Blockchain to typhoons: Royal Roads Doctoral Conference research
Building trust with non-fungible tokens and reducing the risk of destruction caused by typhoons and floods due to climate change were among the most acclaimed research topics at the Royal Roads University Doctoral Conference 2021. The conference focused on socially engaged applied doctoral research in Canada.
Dr. Paolo Fresnoza, who graduated from the Doctor of Social Sciences program at RRU in June, was awarded Best Paper for Contribution to Theory at the conference for his work: Transcending from Structural Functionalism to Theoretical Pluralism in Disaster Research.
Adaku Jane Echendu, of Queen’s University was chosen session chair for Sustainability, Human and Built Environment for her research paper Urban flooding and Changing Landscapes: Incorporating Urban Communities’ Experiences, Perceptions, and Knowledge in Environmental Management.
Meanwhile, Andrew Park, who is soon to graduate with a PhD from the Beedie School of Business at Simon Fraser University, was session chair for Emerging Themes in Organization Study and earned the “Best Paper for Originality of Topic” award for The Impact of Trust Building on Transaction Activity: A Study of Non-Fungible Token Projects.
Normalized climatological threats
Fresnoza, an instructor and faculty lead in the Centre for Tourism Research and Extension Services at Capilano University, wrote his research paper about how climate change is affecting typhoon season in the Philippines. His study took place in Batanes alongside the Ivatan Indigenous people.
Batanes is a 10-island province in the northernmost region of the Philippines and sits along the pathway of the strongest meteorological disturbances on earth.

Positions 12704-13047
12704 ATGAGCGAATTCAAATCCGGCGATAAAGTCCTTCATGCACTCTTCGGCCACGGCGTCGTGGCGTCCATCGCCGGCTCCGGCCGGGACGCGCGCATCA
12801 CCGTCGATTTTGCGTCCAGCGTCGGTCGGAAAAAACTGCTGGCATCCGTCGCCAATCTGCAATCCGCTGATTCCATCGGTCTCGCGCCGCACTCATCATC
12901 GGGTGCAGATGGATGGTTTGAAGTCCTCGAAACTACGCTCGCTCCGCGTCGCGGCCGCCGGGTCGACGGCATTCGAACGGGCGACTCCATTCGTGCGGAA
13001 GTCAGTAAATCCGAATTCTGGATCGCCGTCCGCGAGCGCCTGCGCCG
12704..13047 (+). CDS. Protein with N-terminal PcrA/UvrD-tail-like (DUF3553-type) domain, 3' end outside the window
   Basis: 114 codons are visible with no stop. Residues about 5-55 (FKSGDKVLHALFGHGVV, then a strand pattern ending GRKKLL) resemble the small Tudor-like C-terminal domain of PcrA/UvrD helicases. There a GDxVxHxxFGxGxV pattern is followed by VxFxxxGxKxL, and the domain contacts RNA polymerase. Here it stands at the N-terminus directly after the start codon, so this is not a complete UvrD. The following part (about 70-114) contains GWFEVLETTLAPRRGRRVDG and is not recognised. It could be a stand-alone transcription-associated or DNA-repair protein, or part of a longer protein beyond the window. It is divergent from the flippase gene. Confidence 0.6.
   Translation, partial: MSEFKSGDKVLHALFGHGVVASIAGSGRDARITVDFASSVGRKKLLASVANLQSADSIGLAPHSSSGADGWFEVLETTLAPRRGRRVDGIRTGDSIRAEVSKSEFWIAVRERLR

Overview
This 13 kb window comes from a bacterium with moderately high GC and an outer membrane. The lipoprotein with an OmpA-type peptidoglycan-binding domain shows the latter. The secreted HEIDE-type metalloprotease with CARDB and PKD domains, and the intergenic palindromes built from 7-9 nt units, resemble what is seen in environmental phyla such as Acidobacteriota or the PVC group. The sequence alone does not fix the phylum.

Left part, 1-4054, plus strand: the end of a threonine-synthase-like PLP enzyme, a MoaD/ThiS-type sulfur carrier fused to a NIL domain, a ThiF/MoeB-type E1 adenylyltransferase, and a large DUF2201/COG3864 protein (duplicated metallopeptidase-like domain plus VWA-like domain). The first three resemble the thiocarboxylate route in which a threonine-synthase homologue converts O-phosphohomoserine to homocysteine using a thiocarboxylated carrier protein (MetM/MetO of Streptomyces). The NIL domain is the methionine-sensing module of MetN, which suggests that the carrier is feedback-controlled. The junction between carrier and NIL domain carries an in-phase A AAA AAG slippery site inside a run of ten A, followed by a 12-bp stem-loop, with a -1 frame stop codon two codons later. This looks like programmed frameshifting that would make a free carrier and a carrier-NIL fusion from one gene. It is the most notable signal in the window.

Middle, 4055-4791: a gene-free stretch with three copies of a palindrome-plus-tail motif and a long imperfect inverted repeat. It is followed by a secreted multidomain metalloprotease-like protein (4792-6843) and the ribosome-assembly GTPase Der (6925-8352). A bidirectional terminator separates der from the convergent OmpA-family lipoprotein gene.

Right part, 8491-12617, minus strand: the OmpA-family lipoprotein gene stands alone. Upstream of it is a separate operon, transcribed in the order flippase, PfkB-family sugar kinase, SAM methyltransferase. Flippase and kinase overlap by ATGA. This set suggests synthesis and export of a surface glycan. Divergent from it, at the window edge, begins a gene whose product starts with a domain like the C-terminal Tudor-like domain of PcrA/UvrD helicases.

Among the 20 strongest typhoons annually in the Philippines, five to 12 traverse Batanes, writes Fresnoza, who was born and raised in Manila, the nation's capital, and returned to earn his degree in urban planning. Batanes, because of its extreme weather, is also highly vulnerable to landslides, storm surges and flash floods.
“We understand right now that climate change exists and is actually exacerbating disasters, which are intensifying or multiplying in quantity,” Fresnoza says.
Climate change has already caused shifts in the agricultural, economic, and social landscapes in Batanes, altering farming schedules, decreasing productivity in such and increasing dependency on post-disaster aid from other countries. However, generations of Ivatans have normalized climatological threats, Fresnoza adds.
“Ivatans today take pride in their contemporary use of Indigenous resiliency practices, such as wind and cloud observations for weather prognostication, and that of Indigenous typhoon-resilient architecture and voluntary cooperative assistance to the community.”
In his paper, Fresnoza explains how functionalism, the theory of how human roles and societies are structured, determines resiliency.
“Where others view typhoon prevalence as pestilent disruptors, the normalization of threat created by the stability of established social functions and reinforcement of social roles contributed to Ivatan views of typhoons merely as 'another windy day,'” he writes.
Fresnoza wants to introduce theoretical pluralism into disaster risk planning policies.
“Disaster research is not just one way of seeing the world, but through multiple perspectives,” he says.
“It's combining different theories to explain more complex impacts of climate change, to better understand it in certain theories and certain ways of explaining things so that we can produce better resilience policies.”
The national government in the Philippines is trying to impose more modernist ways of resiliency but can face resistance to the new policies.